It’s an exciting time to be a hospitality designer, but that certainly doesn’t it make it any easier. Like their colleagues in other fields, hospitality designers are being asked to prove that they are a smart investment—but they’re also being tasked with capturing the hearts and minds of consumers who already have too many entertainment options to choose from. Suddenly, convincing people to fill up booths and belly up to the bar doesn’t seem so simple.
So what’s an enterprising designer to do? We asked a few professionals in the field, and as it turns out, there are some emerging trends and tricks that you can take advantage of to create hospitality spaces that stir up buzz, create their own word-of-mouth marketing and keep customers coming back for more.
Make a Splash
“You capture the person in the first 10 seconds,” says designer Meg Sharpe, who has worked with the Crown Hospitality Group on projects including
The Lion and The Windsor in New York City. “It’s like a good book—in that first sentence, your reader is either captured or not, so I find it really important to make that first face. That’s where I always tend to put a bit more money and detail into, because that’s what going to keep people coming back.”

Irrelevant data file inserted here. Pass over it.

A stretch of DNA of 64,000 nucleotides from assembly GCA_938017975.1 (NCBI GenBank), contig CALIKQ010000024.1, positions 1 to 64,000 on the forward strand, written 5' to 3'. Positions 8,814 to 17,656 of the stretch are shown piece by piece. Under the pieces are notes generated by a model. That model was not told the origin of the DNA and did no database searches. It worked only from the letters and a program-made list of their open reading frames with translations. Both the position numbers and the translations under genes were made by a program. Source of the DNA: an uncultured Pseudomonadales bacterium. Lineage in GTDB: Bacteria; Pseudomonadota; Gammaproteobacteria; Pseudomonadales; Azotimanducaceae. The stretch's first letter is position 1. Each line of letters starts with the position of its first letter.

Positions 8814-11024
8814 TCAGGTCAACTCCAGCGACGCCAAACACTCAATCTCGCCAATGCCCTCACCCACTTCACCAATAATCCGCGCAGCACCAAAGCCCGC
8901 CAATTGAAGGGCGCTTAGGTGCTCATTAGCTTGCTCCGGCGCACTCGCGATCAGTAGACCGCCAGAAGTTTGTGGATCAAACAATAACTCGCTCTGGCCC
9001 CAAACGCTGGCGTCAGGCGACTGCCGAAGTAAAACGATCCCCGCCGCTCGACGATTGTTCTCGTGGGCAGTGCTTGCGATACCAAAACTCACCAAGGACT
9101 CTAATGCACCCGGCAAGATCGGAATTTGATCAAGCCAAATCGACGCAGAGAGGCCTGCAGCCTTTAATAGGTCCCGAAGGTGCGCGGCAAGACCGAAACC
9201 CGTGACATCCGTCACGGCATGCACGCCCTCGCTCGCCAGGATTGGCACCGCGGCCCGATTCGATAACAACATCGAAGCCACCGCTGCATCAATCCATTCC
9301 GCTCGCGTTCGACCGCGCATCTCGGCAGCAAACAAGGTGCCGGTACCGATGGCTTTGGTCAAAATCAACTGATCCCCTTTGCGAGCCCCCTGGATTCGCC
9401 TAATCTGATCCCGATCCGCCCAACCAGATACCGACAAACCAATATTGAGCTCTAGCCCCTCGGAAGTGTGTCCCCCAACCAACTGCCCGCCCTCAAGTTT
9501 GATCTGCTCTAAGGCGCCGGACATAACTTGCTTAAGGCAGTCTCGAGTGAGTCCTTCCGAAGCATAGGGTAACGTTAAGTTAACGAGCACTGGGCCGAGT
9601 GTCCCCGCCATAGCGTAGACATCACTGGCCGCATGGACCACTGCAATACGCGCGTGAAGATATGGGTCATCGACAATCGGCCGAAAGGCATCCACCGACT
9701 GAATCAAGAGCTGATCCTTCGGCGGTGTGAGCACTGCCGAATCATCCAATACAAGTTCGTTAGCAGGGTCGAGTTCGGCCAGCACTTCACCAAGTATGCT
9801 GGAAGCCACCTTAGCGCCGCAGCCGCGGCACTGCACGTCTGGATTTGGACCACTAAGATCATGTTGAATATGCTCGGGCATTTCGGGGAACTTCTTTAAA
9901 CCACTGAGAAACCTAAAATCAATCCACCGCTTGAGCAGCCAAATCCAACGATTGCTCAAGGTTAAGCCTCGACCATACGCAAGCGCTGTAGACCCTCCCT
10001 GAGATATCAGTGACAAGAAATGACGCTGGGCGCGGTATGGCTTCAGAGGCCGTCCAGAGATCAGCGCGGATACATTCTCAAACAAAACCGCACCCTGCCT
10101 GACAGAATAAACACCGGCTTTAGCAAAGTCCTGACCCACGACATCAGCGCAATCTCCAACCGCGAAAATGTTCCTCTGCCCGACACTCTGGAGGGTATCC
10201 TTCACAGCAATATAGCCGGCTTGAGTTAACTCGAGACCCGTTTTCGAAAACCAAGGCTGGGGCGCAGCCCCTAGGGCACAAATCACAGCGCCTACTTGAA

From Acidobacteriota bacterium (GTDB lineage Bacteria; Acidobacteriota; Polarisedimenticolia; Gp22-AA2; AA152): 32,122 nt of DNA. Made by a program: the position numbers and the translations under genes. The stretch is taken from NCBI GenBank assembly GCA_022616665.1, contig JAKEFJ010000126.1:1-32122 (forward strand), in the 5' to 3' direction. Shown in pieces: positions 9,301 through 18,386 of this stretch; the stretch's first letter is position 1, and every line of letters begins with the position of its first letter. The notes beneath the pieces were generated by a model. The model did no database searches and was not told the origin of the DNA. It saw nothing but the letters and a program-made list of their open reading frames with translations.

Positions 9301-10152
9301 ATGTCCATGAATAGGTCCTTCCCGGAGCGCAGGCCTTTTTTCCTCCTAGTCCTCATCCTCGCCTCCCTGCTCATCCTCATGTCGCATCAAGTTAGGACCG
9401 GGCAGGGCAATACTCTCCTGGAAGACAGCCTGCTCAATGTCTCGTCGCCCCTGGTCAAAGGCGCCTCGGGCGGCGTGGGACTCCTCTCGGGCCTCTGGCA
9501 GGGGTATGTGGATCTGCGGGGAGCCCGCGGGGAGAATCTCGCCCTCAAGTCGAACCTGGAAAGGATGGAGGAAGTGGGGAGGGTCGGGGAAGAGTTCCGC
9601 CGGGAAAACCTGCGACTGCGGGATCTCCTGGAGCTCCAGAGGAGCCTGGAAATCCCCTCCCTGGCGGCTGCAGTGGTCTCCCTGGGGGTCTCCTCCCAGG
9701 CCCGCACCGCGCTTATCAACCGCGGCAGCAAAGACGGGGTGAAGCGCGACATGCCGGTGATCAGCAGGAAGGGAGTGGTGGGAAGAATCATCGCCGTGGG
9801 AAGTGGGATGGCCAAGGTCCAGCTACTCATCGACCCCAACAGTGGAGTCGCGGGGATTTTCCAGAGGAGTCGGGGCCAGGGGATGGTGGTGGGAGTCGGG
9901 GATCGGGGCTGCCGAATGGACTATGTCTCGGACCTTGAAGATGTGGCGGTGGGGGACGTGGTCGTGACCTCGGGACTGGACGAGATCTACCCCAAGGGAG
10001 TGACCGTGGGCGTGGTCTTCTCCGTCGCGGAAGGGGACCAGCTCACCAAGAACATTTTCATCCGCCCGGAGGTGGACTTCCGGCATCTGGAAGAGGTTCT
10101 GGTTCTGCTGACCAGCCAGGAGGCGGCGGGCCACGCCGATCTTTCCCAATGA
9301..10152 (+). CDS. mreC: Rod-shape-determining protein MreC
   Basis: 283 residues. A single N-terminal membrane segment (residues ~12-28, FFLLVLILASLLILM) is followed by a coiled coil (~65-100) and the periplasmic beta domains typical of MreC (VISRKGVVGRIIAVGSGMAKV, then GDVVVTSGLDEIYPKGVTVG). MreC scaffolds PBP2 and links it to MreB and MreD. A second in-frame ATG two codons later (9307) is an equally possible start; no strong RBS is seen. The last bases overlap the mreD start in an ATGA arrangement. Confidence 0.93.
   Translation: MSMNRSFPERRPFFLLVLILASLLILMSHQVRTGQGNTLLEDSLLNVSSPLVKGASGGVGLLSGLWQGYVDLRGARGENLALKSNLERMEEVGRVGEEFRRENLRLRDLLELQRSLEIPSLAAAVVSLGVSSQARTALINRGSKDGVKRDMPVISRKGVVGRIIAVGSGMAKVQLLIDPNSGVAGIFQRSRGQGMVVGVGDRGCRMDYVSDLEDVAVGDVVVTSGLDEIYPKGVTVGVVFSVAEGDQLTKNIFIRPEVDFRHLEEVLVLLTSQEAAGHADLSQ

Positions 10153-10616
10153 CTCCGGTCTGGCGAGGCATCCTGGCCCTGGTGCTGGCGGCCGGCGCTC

The specific design approach will differ depending on the objective—hotel clients are often looking for a singular impact point that will capture customers at first glance, while dining establishments are now requesting smaller spaces like vestibules, antechambers and foyers before revealing the full restaurant space—but the tools can be the same.
Sharpe says that line of sight is critical, and encourages designers to find a specific viewpoint or wall in a space that can be specially treated. The possibilities include custom artworks, uniquely patterned fabrics or striking antique pieces.
Bold surfaces are also an option, and give designers a solid foundation to build upon. Some new options include porcelain panels from Laminam by Crossville, which blend texture and color with a metallic sheen; Cosmos from Móz Designs, a series of aluminum panels featuring dramatic color gradients; and the Ornamental Surfaces Collection from Architectural Systems, with more than 80 patterns, including quilted leathers and hammered metals.
“It’s all about depth, because you want people to think there’s more to see,” says Sharpe.
Standout lighting features can also help set the mood while making a big impact. The options include AIR from 3M Architectural Markets, a flexible hoop fixture that can be used singularly or combined into clusters; Metronome from Delta Lighting, available in a tailor-made XXL version; the beautifully crafted Totem from LZF Lamps; or any of the inventive ceiling fixtures from Yellow Goat Design (you’ll likely have a hard time picking just one).